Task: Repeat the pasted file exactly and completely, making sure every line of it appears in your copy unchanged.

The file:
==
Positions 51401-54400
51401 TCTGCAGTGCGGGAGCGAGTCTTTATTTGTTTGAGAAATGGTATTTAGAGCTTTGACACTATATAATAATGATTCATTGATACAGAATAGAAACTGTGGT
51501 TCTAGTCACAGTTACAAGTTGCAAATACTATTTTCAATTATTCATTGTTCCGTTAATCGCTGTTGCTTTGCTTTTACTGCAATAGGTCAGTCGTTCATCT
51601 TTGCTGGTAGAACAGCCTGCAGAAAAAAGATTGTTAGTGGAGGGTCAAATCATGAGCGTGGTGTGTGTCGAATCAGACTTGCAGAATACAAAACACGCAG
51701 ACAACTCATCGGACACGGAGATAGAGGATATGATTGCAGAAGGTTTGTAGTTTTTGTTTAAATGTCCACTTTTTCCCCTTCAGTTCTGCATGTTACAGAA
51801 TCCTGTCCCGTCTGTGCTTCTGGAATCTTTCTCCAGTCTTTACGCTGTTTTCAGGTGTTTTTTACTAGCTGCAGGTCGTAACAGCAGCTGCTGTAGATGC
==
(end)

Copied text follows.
Positions 51401-54400
51401 TCTGCAGTGCGGGAGCGAGTCTTTATTTGTTTGAGAAATGGTATTTAGAGCTTTGACACTATATAATAATGATTCATTGATACAGAATAGAAACTGTGGT
51501 TCTAGTCACAGTTACAAGTTGCAAATACTATTTTCAATTATTCATTGTTCCGTTAATCGCTGTTGCTTTGCTTTTACTGCAATAGGTCAGTCGTTCATCT
51601 TTGCTGGTAGAACAGCCTGCAGAAAAAAGATTGTTAGTGGAGGGTCAAATCATGAGCGTGGTGTGTGTCGAATCAGACTTGCAGAATACAAAACACGCAG
51701 ACAACTCATCGGACACGGAGATAGAGGATATGATTGCAGAAGGTTTGTAGTTTTTGTTTAAATGTCCACTTTTTCCCCTTCAGTTCTGCATGTTACAGAA
51801 TCCTGTCCCGTCTGTGCTTCTGGAATCTTTCTCCAGTCTTTACGCTGTTTTCAGGTGTTTTTTACTAGCTGCAGGTCGTAACAGCAGCTGCTGTAGATGC